(PC) Gonzales v. Antwan

Filing 8

ORDER DIRECTING Plaintiff to SHOW CAUSE Why it Should not be Recommended That This Matter be Summarily Dismissed for Failure to Exhaust Administrative Remedies signed by Magistrate Judge Gary S. Austin on 5/8/2024 Show Cause Response due by 6/7/2024.(Xiong, J.)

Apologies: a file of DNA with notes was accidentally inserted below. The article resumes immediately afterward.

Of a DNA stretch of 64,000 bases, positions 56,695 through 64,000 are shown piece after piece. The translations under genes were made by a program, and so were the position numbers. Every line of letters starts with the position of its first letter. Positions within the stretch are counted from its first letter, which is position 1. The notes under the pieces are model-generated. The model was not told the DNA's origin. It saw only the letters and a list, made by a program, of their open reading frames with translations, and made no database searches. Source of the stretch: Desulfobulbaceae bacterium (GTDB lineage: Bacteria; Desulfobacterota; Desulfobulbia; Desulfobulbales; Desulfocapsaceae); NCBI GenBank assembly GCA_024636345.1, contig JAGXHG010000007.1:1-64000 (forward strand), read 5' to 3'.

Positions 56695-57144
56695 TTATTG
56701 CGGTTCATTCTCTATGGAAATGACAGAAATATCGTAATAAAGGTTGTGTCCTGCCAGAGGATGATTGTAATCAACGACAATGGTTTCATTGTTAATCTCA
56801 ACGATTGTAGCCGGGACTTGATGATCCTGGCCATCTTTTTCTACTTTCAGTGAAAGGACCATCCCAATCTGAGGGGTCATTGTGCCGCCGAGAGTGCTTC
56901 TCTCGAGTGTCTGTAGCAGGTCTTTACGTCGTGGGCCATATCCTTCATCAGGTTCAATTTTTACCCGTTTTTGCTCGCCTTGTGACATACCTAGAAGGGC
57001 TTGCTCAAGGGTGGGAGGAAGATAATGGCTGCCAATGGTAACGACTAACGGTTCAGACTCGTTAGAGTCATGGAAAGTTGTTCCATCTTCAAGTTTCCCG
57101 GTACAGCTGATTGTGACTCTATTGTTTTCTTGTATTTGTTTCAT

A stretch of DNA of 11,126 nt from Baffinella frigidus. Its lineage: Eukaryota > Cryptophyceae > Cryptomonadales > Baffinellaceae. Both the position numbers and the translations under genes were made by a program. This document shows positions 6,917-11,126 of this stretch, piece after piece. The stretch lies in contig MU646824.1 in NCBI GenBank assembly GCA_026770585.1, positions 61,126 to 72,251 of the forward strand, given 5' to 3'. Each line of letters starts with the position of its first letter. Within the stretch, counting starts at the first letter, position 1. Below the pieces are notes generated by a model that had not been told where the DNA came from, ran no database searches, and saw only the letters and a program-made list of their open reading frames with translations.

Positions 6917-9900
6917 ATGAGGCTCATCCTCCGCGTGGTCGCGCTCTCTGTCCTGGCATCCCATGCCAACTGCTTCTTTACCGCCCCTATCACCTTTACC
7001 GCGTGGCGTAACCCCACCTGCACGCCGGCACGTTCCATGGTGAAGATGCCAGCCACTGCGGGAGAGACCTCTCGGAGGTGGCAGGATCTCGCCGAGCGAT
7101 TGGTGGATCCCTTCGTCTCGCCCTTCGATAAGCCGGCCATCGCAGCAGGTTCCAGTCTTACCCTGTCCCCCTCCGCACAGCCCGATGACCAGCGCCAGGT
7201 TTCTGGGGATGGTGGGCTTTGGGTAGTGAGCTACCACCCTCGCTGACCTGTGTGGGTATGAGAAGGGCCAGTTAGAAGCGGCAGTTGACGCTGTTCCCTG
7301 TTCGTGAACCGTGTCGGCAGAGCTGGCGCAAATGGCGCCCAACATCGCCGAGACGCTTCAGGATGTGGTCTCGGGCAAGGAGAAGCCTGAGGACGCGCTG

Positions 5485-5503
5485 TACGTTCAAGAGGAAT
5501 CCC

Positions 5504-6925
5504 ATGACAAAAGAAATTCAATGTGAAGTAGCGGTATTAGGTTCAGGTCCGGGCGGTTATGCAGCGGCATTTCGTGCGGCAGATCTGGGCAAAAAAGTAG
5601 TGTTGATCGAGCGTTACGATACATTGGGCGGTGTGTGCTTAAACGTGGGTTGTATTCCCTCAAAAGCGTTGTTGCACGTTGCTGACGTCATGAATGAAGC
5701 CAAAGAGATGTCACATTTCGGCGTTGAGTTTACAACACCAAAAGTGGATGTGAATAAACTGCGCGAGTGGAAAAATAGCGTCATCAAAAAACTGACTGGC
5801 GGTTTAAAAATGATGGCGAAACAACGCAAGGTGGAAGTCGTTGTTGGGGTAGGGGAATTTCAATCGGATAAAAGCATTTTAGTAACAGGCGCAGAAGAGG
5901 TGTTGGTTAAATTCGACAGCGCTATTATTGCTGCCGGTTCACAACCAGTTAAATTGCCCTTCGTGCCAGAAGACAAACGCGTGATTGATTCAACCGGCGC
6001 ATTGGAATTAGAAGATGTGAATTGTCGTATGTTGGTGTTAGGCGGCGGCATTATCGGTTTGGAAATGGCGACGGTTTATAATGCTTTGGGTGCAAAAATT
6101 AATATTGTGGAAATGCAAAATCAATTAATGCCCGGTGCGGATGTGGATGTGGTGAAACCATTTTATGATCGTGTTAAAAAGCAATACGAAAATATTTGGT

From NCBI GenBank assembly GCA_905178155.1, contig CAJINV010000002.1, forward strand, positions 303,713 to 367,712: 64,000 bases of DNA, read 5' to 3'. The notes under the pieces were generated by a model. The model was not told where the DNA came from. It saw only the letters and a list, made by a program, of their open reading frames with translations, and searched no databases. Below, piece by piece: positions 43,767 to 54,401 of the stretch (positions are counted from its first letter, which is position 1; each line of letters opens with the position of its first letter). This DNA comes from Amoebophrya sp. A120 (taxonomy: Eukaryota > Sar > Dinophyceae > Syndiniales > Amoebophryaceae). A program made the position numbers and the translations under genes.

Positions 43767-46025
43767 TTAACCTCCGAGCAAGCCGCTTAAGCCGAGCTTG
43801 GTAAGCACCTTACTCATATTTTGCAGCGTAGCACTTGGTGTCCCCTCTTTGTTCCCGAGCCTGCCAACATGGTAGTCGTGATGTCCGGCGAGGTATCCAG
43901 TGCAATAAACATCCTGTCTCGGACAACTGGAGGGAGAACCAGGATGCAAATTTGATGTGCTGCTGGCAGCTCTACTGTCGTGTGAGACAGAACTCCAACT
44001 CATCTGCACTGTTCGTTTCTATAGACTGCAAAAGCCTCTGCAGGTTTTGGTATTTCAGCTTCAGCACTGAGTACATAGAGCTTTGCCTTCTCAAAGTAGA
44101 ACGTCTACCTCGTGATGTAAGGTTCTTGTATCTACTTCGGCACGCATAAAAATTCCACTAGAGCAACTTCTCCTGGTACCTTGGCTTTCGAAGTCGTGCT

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1 2 3 4 5 6 7 8 UNITED STATES DISTRICT COURT 9 FOR THE EASTERN DISTRICT OF CALIFORNIA 10 11 TONY CHRISTOPHER GONZALES, 12 Plaintiff, 13 v. 14 ANTWAN, 15 Defendant. 16 No. 1:24-cv-00539 GSA (PC) ORDER DIRECTING PLAINTIFF TO SHOW CAUSE WHY IT SHOULD NOT BE RECOMMENDED THAT THIS MATTER BE SUMMARILY DISMISSED FOR FAILURE TO EXHAUST ADMINISTRATIVE REMEDIES PLAINTIFF’S SHOWING OF CAUSE DUE JUNE 7, 2024 17 Plaintiff, a state prisoner proceeding pro se and in forma pauperis, has filed this civil 18 19 rights action seeking relief under 42 U.S.C. § 1983. The matter was referred to a United States 20 Magistrate Judge pursuant to 28 U.S.C. § 636(b)(1)(B) and Local Rule 302. For the reasons stated below, Plaintiff will be ordered to show cause why it should not be 21 22 recommended that this matter be summarily dismissed for failure to exhaust administrative 23 remedies prior to bringing this action. 24 I. THE COMPLAINT 25 On May 7, 2024, the instant complaint was filed.1 See ECF No. 1 at 6 (signature of 26 27 28 1 When a prisoner gives a pleading to prison authorities to be mailed to a court, the court deems it constructively filed on the date that it is signed. Roberts v. Marshall, 627 F.3d 768, 770 n.1 (9th Cir. 2010) (citing Huizar v. Carey, 273 F.3d 1220, 1223 (9th Cir. 2001)). 1 1 complaint). The complaint names an individual named Antwan as the sole Defendant in this 2 action. Id. at 2. Defendant Antwan is a registered nurse and employee at Wasco State Prison 3 (“WSP”). Id. 4 In the complaint, Plaintiff makes general allegations of violations of privacy, of 5 malpractice and of misconduct, but he does not do so with any specificity in the complaint against 6 Defendant Antwan. See generally ECF No. 1 at 1-6 (complaint form with no specific facts 7 alleged against Defendant). Instead, Plaintiff simply attaches an Institutional Level Response 8 from WSP to the complaint dated April 26, 2024 (id. at 7-8), and a Health Care Grievance CDCR 9 602 form dated March 8, 2024, with handwritten notes (id. at 9-11).2 In addition, Plaintiff fails to 10 state on the complaint form whether he exhausted his administrative remedies prior to bring the 11 matter to this Court.3 Id. at 3 (questions related to exhaustion left unanswered on complaint 12 form). Plaintiff seeks “financial compensation” as a remedy. ECF No. 1 at 6. He also asks that 13 14 Defendant Antwan be reprimanded. Id. 15 II 16 APPLICABLE LAW: THE EXHAUSTION REQUIREMENT A. The Prison Litigation Reform Act 17 Because Plaintiff is a prisoner challenging the conditions of his confinement, his claims 18 are subject to the Prison Litigation Reform Act (“PLRA”), 42 U.S.C. § 1997e(a). The PLRA 19 requires prisoners to exhaust available administrative remedies before bringing an action 20 challenging prison conditions under Section 1983. 42 U.S.C. § 1997e(a). “The PLRA mandates 21 that inmates exhaust all available administrative remedies before filing ‘any suit challenging 22 prison conditions,’ including, but not limited to, suits under [Section] 1983.” Albino v. Baca, 747 23 F.3d 1162, 1171 (9th Cir. 2014) (quoting Woodford v. Ngo, 548 U.S. 81, 85 (2006)). 24 25 26 27 2 The health care grievance, which is attached to the complaint with additional notes, simply asserts in relevant part that Defendant Antwan gave him the incorrect medication. See ECF No. 1 at 9-11. 3 As an aside, a court is not required to comb through exhibits to determine if a complaint states a plausible claim. Kesling v. Tewalt, 476 F. Supp. 3d 1077, 1083 (D. Idaho 2020). 28 2 1 “[F]ailure to exhaust is an affirmative defense under the PLRA.” Jones v. Bock, 549 U.S. 2 199, 216 (2007). As a result, it is usually a defendant's burden “to prove that there was an 3 available administrative remedy, and that the prisoner did not exhaust that available remedy.” 4 Albino, 747 F.3d at 1172 (citing Hilao v. Estate of Marcos, 103 F.3d 767, 778 n.5 (9th Cir. 5 1996)). The burden then “shifts to the prisoner to come forward with evidence showing that there 6 is something in his particular case that made the existing and generally available administrative 7 remedies unavailable to him.” Id. 8 9 At the same time, however, “a complaint may be subject to dismissal for failure to state a claim when an affirmative defense (such as failure to exhaust) appears on the face of the 10 pleading.” Jones, 549 U.S. at 215. Exhaustion is not a jurisdictional requirement for bringing an 11 action. See Woodford, 548 U.S. at 101. 12 Regardless of the relief sought, “[t]he obligation to exhaust ‘available’ remedies persists 13 as long as some remedy remains ‘available.’ Once that is no longer the case, then there are no 14 ‘remedies ... available,’ and the prisoner need not further pursue the grievance.” Brown v. Valoff, 15 422 F.3d 926, 935 (9th Cir. 2005) (emphasis and alteration in original) (citing Booth v. Churner, 16 532 U.S. 731 (2001)). 17 “Under § 1997e(a), the exhaustion requirement hinges on the ‘availab[ility]’ of 18 administrative remedies: An inmate ... must exhaust available remedies, but need not exhaust 19 unavailable ones.” Ross v. Blake, 578 U.S. 632, 642 (2016) (brackets in original). In discussing 20 availability in Ross, the Supreme Court identified three circumstances in which administrative 21 remedies were unavailable: (1) where an administrative remedy “operates as a simple dead end” 22 in which officers are “unable or consistently unwilling to provide any relief to aggrieved 23 inmates;” (2) where an administrative scheme is “incapable of use” because “no ordinary prisoner 24 can discern or navigate it;” and (3) where “prison administrators thwart inmates from taking 25 advantage of a grievance process through machination, misrepresentation, or intimidation.” Ross, 26 578 U.S. at 643-44. “[A]side from [the unavailability] exception, the PLRA's text suggests no 27 limits on an inmate's obligation to exhaust – irrespective of any ‘special circumstances.’ ” Id. at 28 3 1 639. “[M]andatory exhaustion statutes like the PLRA establish mandatory exhaustion regimes, 2 foreclosing judicial discretion.” Id. at 639. 3 4 B. California Regulations Governing Exhaustion of Administrative Remedies “The California prison system's requirements ‘define the boundaries of proper 5 exhaustion.’ ” Marella v. Terhune, 568 F.3d 1024, 1027 (9th Cir. 2009) (quoting Jones, 549 U.S. 6 at 218). In order to exhaust, the prisoner is required to complete the administrative review 7 process in accordance with all applicable procedural rules. Woodford, 548 U.S. at 90. The 8 appeal process is initiated by an inmate filing a “Form 602” the “Inmate/Parolee Appeal Form,” 9 and describing the specific issue under appeal and the relief requested. “The California prison 10 grievance system has three levels of review: an inmate exhausts administrative remedies by 11 obtaining a decision at each level.” Reyes v. Smith, 810 F.3d 654, 657 (9th Cir. 2016) (citing 12 Cal. Code Regs. tit. 15, § 3084.1(b) (2011); Harvey v. Jordan, 605 F.3d 681, 683 (9th Cir. 2010)). 13 III. DISCUSSION 14 Federal law requires that prisoner litigants exhaust all administrative remedies prior to 15 filing their complaints in federal court. See 42 U.S.C. § 1997e(a). Given that: (1) it appears that 16 Plaintiff filed the initial grievance that is the subject of this complaint on March 8, 2024 (see ECF 17 No. 1 at 9); (2) Plaintiff filed the instant complaint just two months later on May 7, 2024 (id. at 18 6); (3) Plaintiff failed to answer the questions on the complaint related to exhaustion; (4) the 19 Institutional Level Response (“ILR”) Plaintiff has provided is dated April 26, 2024, (id. at 7), 20 and (5) the ILR states that “headquarters level review constitutes the final disposition on 21 [Plaintiff’s] health care grievance and exhausts [his] administrative remedies” (id. at 8), it appears 22 that Plaintiff did not exhaust his administrative remedies by appealing his grievance against 23 Defendant to the highest level of administrative review at WSP before filing the instant 24 complaint. Furthermore, Plaintiff provides no legitimate excuse as to why he did not do so. See 25 generally ECF No. 1. 26 For these reasons, Plaintiff will be ordered to show cause why it should not be 27 recommended that this matter be summarily dismissed for failure to exhaust administrative 28 remedies. 4 1 2 In the alternative, Plaintiff may file proof that he has exhausted his administrative remedies at 3 WSP. Plaintiff will be given thirty days to respond. 4 Accordingly, IT IS HEREBY ORDERED that: 5 1. Plaintiff shall SHOW CAUSE why it should not be recommended that this matter be 6 SUMMARILY DISMISSED for failure to exhaust administrative remedies prior to filing this 7 action; 8 9 10 11 12 13 2. In the alternative, Plaintiff may file proof that he has exhausted his administrative remedies at Wasco State Prison, and 3. Plaintiff shall file either his showing of cause or proof that he has exhausted his administrative remedies by June 7, 2024. Plaintiff is cautioned that absent exigent circumstances, no extensions of time will be granted to comply with this order. 14 15 16 17 IT IS SO ORDERED. Dated: May 8, 2024 /s/ Gary S. Austin UNITED STATES MAGISTRATE JUDGE 18 19 20 21 22 23 24 25 26 27 28 5